T.O.K is a Jamaican reggae fusion group from Kingston, Jamaica, composed of Alex D’General, Xavier Davidson, Alistair Ian Murray, and Roshaun Clarke.
T.O.K is a Jamaican reggae and dancehall group consisting of Xavier Davidson, Alistaire “Alex” McCalla and Roshaun “Bay-C” Clarke. The group was founded in 1993 by Davidson and McCalla. Their debut album, My Crew, My Dawgs, was released in 2000.
What is T.O.K
Reggae music originally came from the island of Jamaica. The music was created by the people who lived there, who were mostly of African descent. Reggae is a type of music that has been influenced by many other genres, including rock, pop, and even R&B.
T.O.K is a Jamaican reggae band that was formed in 1993. The members of the band are Alistaire “Alex” Daley, Craig “Craigy T” Thompson, Xavier “Flipper” Davidson, and Ricardo “Ricky Tee” Bonner.
T.O.K’s debut album was released in 1996 and was titled “My Crew, My Dawgs.” The album was a success and spawned the hit single “Footprints,” which became a reggae anthem.
The band has released six studio albums and has toured extensively throughout the world. They have also won several awards, including a Grammy Award for Best Reggae Album in 2000 for their album “Mission Statement.”
The members of T.O.K
T.O.K is a Jamaican reggae music group composed of Xavier Davidson, Alvin “Alistaire” Ranglin, Roshaun “Bay-C” Clarke, and Craig “Craigy T” Thompson. The group formed in 1996 and has since released six studio albums. They are best known for their hits “Ebeneezer Goode”, “Chi Chi Man”, and “Footprints”.
Reggae music is a genre that developed in Jamaica in the late 1960s. While sometimes used in a broader sense to refer to most types of Jamaican music, the term reggae more properly denotes a particular music style that evolved out of the earlier genres like ska and rocksteady. Reggae is characterized by a four-beat rhythm, offbeat guitar strumming called skanking, and, according to some, a distinctive vocal style.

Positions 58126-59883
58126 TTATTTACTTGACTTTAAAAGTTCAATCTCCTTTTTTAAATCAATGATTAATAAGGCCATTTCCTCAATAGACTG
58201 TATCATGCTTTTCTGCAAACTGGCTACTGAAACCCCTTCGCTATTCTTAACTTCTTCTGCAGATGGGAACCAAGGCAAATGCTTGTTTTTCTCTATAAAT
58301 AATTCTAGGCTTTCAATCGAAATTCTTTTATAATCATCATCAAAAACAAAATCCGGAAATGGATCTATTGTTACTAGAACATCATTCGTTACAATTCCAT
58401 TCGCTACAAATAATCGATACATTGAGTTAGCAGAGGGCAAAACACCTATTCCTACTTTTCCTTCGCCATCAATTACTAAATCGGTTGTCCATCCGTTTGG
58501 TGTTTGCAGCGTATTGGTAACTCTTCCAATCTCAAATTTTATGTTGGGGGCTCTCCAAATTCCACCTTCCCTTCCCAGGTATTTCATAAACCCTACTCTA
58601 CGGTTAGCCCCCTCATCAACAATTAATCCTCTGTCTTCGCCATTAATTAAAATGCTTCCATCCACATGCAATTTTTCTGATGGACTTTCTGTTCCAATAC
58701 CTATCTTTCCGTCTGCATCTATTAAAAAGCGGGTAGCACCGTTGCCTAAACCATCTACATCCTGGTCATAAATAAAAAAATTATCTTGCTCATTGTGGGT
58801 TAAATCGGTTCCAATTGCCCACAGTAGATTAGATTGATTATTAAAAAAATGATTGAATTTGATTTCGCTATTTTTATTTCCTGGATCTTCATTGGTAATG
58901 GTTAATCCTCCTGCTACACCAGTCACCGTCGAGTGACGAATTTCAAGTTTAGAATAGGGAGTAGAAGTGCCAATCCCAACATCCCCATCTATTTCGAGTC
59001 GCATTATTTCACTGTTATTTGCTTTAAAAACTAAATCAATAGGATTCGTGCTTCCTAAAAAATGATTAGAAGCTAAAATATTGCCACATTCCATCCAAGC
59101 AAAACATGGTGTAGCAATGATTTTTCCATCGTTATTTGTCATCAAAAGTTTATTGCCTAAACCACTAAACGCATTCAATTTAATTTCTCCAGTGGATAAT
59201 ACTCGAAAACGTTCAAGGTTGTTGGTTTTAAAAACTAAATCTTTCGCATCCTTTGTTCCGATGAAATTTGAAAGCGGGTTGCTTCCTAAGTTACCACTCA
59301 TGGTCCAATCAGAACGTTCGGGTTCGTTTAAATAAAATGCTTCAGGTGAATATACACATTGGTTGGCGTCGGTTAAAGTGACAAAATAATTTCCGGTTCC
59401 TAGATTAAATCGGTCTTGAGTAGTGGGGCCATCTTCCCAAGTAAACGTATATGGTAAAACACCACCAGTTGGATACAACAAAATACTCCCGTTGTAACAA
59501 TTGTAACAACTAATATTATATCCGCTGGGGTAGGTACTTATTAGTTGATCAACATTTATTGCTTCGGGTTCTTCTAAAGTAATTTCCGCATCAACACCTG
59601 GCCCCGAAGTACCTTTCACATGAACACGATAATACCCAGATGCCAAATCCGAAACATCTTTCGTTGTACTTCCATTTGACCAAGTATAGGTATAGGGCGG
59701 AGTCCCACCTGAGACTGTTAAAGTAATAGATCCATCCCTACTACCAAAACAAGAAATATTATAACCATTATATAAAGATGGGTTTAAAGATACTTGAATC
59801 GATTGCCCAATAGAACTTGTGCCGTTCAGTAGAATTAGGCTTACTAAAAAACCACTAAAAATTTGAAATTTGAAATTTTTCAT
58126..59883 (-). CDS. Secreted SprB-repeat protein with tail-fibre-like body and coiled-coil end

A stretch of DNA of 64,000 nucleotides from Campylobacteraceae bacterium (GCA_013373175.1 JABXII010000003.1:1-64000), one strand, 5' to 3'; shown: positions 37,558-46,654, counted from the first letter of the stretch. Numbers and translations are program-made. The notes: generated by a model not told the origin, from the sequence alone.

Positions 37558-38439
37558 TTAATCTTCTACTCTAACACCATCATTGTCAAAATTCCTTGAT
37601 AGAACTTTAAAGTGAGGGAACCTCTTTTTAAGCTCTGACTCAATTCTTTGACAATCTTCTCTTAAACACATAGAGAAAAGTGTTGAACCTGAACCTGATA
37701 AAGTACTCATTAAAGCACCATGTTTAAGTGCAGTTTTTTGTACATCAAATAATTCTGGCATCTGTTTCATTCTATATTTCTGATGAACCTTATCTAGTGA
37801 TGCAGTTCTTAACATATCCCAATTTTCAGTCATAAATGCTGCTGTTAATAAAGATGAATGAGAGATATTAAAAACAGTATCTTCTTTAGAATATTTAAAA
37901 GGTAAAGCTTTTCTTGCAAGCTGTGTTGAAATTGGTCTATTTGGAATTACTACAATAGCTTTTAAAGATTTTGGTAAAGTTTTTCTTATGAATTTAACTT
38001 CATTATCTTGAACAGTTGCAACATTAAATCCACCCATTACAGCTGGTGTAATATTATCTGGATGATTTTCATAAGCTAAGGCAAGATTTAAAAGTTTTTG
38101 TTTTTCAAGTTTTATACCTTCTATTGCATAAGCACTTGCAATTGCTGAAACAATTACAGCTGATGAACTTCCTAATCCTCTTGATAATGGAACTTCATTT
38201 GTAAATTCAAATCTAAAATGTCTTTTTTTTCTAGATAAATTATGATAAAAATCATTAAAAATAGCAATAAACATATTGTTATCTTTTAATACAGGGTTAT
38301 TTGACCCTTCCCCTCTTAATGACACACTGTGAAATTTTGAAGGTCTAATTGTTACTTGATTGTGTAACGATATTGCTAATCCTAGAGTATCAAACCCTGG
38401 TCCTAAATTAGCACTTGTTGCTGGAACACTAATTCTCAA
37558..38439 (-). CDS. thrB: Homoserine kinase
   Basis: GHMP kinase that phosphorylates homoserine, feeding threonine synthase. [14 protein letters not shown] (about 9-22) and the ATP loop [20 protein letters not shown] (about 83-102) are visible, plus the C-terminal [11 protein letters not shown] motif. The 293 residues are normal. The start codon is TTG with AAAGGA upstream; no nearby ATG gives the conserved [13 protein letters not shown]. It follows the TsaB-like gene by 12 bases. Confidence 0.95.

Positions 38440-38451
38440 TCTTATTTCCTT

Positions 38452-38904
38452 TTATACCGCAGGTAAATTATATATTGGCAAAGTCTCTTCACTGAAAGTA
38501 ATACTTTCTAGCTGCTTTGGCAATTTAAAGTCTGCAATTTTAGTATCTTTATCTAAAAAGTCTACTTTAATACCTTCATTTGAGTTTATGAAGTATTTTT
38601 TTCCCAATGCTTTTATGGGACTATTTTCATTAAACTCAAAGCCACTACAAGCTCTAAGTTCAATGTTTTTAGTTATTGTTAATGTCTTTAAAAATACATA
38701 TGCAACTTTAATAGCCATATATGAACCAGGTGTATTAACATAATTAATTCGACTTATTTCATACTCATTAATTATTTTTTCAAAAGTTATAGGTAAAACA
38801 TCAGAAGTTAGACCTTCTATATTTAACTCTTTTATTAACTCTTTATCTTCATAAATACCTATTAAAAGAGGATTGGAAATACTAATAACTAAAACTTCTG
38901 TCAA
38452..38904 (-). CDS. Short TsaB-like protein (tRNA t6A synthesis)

What is reggae music
Reggae is a music genre that originated in Jamaica in the late 1960s. The term also denotes the modern popular music of Jamaica and its diaspora. A 1968 single by Toots and the Maytals, “Do the Reggay” was the first popular song to use the word “reggae”, effectively naming the genre and introducing it to a global audience. While sometimes used in a broad sense to refer to most types of popular Jamaican danceable music, the term reggae more properly denotes a particular music style that was strongly influenced by traditional mento as well as American jazz and rhythm and blues, especially the New Orleans R&B practiced by Fats Domino and Allen Toussaint. Stylistically, reggae incorporates some of the musical elements of rhythm and blues, jazz, mento (a celebratory African style of music with European influence), calypso (particularly once it has been infused with African rhythms), salsa, rocksteady, ska and other Caribbean styles.
The history of reggae music
Reggae music has its origins in the ska, rocksteady and mento genres of Jamaican music, all of which date back to the 1950s. Reggae owes its origins to these earlier genres, as well as to African rhythms. Reggae is a very popular genre of music, with a large following both in Jamaica and overseas.
The earliest mention of reggae music is in a 1951 article in the Sunday Gleaner, which described it as “the new Jamaican sound.” The first recorded use of the word “reggae” was in a 1968 song by Toots and the Maytals. Reggae became popular in the 1970s with the release of Bob Marley’s album Catch a Fire.
Reggae has been influence by many other genres of music, including blues, jazz, R&B, and even electronic music. Reggae has also been used as a political tool, with many artists using their music to express their views on social issues.
The different types of reggae music
There are four main types of reggae music: ska, rocksteady, dub and roots. Ska is the predecessor to rocksteady, and both genres are considered the forerunners of reggae. Dub is a subgenre of reggae that emphasizes the “dub” or “scratch” sound created by DJs, and roots is a style that is focused on the political and social aspects of Rastafarianism.